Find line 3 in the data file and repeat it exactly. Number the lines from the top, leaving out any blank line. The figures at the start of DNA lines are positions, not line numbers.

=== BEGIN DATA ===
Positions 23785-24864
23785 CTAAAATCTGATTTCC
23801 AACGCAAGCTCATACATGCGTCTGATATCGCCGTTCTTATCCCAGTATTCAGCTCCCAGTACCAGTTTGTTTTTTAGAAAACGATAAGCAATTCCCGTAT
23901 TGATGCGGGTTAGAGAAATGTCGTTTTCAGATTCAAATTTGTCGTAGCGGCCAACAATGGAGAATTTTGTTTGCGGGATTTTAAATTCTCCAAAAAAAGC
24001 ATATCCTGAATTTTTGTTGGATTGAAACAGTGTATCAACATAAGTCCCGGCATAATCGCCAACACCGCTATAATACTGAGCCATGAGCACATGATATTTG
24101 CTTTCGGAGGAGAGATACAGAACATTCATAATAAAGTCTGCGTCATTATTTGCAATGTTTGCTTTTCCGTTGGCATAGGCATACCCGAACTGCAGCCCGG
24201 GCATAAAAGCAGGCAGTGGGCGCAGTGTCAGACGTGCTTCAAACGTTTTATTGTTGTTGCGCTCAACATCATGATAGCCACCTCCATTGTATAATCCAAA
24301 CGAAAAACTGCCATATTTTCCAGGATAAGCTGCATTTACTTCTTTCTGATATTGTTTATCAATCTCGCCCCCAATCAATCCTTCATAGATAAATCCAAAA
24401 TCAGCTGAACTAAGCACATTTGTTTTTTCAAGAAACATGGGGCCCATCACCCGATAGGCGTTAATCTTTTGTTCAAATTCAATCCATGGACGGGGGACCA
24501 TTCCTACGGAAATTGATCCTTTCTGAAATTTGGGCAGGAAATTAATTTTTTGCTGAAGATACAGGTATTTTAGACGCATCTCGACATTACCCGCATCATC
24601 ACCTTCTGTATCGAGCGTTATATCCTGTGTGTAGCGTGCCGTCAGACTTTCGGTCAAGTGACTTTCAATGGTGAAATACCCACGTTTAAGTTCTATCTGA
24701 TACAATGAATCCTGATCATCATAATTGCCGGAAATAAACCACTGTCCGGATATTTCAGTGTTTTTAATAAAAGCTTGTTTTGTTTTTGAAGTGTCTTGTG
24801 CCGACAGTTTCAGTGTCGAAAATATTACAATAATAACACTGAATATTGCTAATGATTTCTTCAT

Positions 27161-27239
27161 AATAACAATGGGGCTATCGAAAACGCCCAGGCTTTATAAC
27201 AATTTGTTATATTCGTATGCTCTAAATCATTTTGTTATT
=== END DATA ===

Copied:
23801 AACGCAAGCTCATACATGCGTCTGATATCGCCGTTCTTATCCCAGTATTCAGCTCCCAGTACCAGTTTGTTTTTTAGAAAACGATAAGCAATTCCCGTAT